I’m getting better at this whole social media thing. When I decided to e-publish my novel and take my destiny into my own hands, I had 17 followers on Twitter, and I was blogging about twice a week, which was getting me, as you might imagine, a minimal number of reads.
In a little over a month, I’ve added over a hundred followers on Twitter, I’m blogging almost daily, and I’m seeing much better traffic. That’s partly because people are retweeting my tweets, I’ve learned to use Tweetdeck to schedule them so that I announce new blog posts five times a day instead of just once, and I was very fortunate to get my blog listed in several other people’s blogs and newsletters.
There’s a lot more to do. If I’m going to sell State of Grace the way I want, I’m going to need more followers and more traffic.
But I’ve discovered something in the past few weeks as my social media “empire” has started to expand. Managing and growing it is a lot of work.
For instance, Saturday night, I went to family get-together and then played a game of Magic with my GF’s kids. In the few hours that took, I added three new followers, someone retweeted me, and there were two new comments on a Goodreads thread I’m participating in. So, before I could get back to work finishing the edit on State of Grace, I needed to check the comments, follow-back my new followers, and send a thank you for the retweet.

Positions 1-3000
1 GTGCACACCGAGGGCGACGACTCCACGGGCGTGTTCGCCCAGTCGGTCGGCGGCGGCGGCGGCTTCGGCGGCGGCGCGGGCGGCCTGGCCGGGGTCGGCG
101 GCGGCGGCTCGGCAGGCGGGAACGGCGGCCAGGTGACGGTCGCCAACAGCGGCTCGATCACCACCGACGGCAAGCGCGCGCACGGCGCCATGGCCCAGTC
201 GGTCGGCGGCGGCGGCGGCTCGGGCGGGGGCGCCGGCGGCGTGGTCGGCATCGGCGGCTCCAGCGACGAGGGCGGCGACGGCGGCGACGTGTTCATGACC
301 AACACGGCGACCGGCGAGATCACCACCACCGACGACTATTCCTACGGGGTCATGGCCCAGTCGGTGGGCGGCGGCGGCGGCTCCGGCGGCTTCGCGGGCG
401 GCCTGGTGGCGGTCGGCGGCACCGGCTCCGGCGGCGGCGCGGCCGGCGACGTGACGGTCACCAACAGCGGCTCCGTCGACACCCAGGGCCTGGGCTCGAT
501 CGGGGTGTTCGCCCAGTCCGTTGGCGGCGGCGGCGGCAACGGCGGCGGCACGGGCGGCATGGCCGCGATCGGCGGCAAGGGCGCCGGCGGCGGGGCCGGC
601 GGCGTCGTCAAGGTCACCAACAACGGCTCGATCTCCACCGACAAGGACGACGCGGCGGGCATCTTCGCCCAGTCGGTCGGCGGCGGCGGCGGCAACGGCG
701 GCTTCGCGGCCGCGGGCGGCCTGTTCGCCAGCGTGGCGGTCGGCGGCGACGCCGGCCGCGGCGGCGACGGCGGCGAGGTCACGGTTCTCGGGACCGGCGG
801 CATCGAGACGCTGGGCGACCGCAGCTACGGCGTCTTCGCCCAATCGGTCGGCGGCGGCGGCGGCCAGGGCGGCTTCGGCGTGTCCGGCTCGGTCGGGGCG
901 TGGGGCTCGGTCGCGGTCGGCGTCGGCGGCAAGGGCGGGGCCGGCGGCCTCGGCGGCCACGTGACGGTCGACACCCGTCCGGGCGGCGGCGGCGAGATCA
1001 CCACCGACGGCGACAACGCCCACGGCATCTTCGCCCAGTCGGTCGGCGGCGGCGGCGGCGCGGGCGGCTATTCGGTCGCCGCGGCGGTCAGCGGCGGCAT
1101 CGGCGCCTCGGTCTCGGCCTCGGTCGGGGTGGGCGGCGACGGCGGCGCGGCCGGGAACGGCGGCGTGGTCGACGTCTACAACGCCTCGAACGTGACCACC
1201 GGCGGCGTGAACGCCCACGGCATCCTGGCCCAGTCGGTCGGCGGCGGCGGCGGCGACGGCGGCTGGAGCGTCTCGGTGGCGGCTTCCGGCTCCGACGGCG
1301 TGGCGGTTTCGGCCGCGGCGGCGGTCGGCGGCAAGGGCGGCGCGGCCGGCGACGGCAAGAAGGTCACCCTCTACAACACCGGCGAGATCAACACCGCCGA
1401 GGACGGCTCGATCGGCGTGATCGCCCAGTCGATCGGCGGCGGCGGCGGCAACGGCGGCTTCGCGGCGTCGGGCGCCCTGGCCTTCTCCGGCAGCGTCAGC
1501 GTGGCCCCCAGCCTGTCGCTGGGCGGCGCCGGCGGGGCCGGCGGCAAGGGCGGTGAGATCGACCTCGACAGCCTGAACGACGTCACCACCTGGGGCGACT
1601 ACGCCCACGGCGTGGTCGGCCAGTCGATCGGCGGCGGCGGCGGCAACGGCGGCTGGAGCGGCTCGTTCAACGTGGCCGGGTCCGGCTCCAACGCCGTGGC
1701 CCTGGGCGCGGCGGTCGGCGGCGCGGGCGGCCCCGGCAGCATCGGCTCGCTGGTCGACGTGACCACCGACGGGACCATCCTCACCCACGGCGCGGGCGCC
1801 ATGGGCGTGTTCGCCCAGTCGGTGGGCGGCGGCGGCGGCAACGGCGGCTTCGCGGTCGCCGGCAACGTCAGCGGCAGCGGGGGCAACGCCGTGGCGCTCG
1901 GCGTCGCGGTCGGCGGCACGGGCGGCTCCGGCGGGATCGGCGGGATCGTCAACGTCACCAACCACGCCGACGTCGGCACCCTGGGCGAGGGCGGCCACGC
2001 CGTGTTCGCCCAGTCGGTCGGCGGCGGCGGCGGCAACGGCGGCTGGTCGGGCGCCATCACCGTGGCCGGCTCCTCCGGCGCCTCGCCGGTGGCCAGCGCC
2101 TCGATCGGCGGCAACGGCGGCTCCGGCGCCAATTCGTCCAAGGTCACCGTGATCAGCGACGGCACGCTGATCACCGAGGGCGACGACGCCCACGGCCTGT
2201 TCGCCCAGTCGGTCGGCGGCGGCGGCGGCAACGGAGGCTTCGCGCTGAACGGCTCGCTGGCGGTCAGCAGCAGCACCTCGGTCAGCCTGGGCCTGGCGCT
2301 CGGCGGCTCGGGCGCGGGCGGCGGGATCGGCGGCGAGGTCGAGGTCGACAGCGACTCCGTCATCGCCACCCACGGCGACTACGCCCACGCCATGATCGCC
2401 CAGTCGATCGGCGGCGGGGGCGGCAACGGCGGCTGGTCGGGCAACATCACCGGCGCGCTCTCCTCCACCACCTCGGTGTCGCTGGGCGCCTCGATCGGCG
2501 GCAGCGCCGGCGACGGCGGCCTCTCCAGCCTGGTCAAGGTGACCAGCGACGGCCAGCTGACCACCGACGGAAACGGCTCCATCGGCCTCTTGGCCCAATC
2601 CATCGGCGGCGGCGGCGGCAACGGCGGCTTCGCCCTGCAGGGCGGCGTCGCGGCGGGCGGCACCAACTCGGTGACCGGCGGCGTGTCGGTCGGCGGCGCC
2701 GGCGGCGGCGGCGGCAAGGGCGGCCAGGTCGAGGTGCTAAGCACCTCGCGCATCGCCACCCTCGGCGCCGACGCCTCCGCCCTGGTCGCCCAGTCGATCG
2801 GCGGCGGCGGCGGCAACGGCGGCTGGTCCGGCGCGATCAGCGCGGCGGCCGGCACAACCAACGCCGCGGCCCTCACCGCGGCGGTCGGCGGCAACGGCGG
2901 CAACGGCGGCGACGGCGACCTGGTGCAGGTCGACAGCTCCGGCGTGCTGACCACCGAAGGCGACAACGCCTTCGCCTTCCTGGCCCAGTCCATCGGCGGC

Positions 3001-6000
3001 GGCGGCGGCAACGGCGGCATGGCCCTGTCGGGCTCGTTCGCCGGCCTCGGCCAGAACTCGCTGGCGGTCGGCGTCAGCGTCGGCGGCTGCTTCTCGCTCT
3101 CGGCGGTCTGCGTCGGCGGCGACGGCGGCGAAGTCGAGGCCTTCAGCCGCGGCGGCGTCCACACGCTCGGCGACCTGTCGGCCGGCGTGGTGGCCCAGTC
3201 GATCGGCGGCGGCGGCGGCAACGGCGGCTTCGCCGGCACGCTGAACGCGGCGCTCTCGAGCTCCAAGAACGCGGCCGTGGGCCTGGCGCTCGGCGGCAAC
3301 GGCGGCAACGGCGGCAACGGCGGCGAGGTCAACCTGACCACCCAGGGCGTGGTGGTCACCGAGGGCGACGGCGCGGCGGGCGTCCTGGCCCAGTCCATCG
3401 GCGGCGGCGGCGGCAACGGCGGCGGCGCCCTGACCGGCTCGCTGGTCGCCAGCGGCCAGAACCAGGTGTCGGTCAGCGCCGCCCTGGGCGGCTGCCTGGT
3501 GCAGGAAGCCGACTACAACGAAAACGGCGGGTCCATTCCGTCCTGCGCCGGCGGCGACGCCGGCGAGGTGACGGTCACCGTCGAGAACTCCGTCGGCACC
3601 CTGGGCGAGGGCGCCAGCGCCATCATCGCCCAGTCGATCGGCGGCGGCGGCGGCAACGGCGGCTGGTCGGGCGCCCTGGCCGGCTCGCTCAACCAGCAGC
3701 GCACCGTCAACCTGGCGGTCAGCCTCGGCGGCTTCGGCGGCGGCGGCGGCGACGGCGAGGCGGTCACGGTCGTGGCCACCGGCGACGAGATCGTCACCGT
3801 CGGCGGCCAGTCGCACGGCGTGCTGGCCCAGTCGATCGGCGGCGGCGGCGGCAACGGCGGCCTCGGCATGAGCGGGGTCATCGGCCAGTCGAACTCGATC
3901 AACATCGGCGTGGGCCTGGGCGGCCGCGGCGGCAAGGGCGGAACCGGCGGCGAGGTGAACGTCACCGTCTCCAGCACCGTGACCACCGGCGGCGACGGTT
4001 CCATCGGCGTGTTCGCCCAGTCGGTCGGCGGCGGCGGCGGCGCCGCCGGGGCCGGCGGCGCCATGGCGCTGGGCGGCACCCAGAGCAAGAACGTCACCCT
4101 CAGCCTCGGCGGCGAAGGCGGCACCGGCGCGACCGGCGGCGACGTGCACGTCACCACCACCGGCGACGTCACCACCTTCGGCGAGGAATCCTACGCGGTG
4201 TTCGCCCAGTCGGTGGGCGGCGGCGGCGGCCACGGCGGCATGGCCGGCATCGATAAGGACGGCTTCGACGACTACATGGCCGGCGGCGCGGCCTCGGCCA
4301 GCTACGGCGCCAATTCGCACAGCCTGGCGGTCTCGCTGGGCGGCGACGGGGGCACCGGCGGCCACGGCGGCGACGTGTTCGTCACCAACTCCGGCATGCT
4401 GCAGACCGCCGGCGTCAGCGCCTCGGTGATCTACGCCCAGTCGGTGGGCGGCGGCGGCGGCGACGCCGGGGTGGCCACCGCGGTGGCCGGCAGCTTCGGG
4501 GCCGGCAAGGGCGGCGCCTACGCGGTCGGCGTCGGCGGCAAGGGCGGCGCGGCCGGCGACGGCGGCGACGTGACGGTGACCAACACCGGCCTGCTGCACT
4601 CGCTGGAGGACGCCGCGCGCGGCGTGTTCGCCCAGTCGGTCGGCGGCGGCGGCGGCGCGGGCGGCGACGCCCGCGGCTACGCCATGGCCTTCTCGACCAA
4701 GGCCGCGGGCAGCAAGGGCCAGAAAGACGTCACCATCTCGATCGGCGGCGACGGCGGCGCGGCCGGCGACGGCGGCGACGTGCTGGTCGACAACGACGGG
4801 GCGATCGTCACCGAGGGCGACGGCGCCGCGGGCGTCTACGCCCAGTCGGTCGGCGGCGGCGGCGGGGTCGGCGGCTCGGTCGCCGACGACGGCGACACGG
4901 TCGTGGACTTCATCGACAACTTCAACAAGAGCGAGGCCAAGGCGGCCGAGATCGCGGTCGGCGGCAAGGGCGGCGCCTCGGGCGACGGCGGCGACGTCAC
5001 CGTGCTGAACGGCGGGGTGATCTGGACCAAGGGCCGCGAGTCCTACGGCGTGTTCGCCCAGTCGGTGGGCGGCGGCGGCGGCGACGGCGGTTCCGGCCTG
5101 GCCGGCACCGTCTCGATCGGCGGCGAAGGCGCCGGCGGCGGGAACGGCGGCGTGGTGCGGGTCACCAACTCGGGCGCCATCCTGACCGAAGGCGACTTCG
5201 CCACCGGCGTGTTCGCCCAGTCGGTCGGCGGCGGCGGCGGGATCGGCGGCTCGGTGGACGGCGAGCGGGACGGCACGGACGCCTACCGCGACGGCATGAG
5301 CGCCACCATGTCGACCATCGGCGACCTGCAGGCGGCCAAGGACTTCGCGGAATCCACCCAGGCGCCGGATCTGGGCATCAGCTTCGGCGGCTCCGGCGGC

Sunday, I spent three-and-half hours watching the Bengals lose to the Ravens. When I got home, there were three new followers and traffic at my blog that needed attention.
This happens every day.
And I’m very excited about it. I can feel my platform getting larger, which is what I need. But it certainly doesn’t grow without nurturing, and that takes time.
All of which is a stark reminder that, if you want to make it big as an independent author, you’re in for a lot of work. You have to write the book, and you have to get it edited. But you also have to make sure people know about it, and you have to thank them when they help you out.
Joe Konrath says you have to get lucky to hit it big. If luck is the residue of design, there’s a lot work that has to be done to get lucky.
So remember: it isn’t just about writing a great book and making sure it is in as perfect a shape as possible. Those things are important. But it’s also about hustle. Be prepared to work hard at things that have nothing to do with writing if you want to be successful at the indepdendent publishing game.
It’s already been a lot of work for me, and I’m not even successful yet. But I can tell there’s a lot more work ahead if I want to make my dreams come true.